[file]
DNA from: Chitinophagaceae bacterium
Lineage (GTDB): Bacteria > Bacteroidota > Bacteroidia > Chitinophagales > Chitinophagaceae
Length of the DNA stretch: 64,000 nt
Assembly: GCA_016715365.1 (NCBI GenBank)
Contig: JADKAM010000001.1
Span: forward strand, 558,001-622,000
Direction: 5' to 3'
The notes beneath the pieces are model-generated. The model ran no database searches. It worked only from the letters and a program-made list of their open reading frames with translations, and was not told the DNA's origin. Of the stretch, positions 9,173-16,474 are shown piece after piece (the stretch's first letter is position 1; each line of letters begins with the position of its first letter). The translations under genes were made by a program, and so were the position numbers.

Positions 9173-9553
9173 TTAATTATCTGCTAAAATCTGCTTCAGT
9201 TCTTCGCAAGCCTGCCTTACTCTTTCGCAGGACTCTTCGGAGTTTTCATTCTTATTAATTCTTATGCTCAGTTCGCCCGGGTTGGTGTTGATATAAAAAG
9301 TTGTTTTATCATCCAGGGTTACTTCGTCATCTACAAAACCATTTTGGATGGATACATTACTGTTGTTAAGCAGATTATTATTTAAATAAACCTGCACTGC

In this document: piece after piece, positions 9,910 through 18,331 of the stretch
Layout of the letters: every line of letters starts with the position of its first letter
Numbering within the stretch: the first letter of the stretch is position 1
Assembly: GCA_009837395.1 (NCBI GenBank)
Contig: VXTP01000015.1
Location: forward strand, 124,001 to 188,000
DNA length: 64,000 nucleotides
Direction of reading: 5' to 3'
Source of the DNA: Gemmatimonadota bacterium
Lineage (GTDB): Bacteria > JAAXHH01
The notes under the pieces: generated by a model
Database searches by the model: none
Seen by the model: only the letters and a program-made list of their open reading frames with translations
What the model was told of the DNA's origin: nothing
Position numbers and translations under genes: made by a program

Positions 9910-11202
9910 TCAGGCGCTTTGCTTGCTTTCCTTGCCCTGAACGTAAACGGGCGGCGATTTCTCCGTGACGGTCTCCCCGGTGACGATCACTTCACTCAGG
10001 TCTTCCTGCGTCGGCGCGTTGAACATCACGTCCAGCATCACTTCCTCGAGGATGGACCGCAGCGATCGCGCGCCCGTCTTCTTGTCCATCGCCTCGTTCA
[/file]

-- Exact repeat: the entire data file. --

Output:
DNA from: Chitinophagaceae bacterium
Lineage (GTDB): Bacteria > Bacteroidota > Bacteroidia > Chitinophagales > Chitinophagaceae
Length of the DNA stretch: 64,000 nt
Assembly: GCA_016715365.1 (NCBI GenBank)
Contig: JADKAM010000001.1
Span: forward strand, 558,001-622,000
Direction: 5' to 3'
The notes beneath the pieces are model-generated. The model ran no database searches. It worked only from the letters and a program-made list of their open reading frames with translations, and was not told the DNA's origin. Of the stretch, positions 9,173-16,474 are shown piece after piece (the stretch's first letter is position 1; each line of letters begins with the position of its first letter). The translations under genes were made by a program, and so were the position numbers.

Positions 9173-9553
9173 TTAATTATCTGCTAAAATCTGCTTCAGT
9201 TCTTCGCAAGCCTGCCTTACTCTTTCGCAGGACTCTTCGGAGTTTTCATTCTTATTAATTCTTATGCTCAGTTCGCCCGGGTTGGTGTTGATATAAAAAG
9301 TTGTTTTATCATCCAGGGTTACTTCGTCATCTACAAAACCATTTTGGATGGATACATTACTGTTGTTAAGCAGATTATTATTTAAATAAACCTGCACTGC

In this document: piece after piece, positions 9,910 through 18,331 of the stretch
Layout of the letters: every line of letters starts with the position of its first letter
Numbering within the stretch: the first letter of the stretch is position 1
Assembly: GCA_009837395.1 (NCBI GenBank)
Contig: VXTP01000015.1
Location: forward strand, 124,001 to 188,000
DNA length: 64,000 nucleotides
Direction of reading: 5' to 3'
Source of the DNA: Gemmatimonadota bacterium
Lineage (GTDB): Bacteria > JAAXHH01
The notes under the pieces: generated by a model
Database searches by the model: none
Seen by the model: only the letters and a program-made list of their open reading frames with translations
What the model was told of the DNA's origin: nothing
Position numbers and translations under genes: made by a program

Positions 9910-11202
9910 TCAGGCGCTTTGCTTGCTTTCCTTGCCCTGAACGTAAACGGGCGGCGATTTCTCCGTGACGGTCTCCCCGGTGACGATCACTTCACTCAGG
10001 TCTTCCTGCGTCGGCGCGTTGAACATCACGTCCAGCATCACTTCCTCGAGGATGGACCGCAGCGATCGCGCGCCCGTCTTCTTGTCCATCGCCTCGTTCA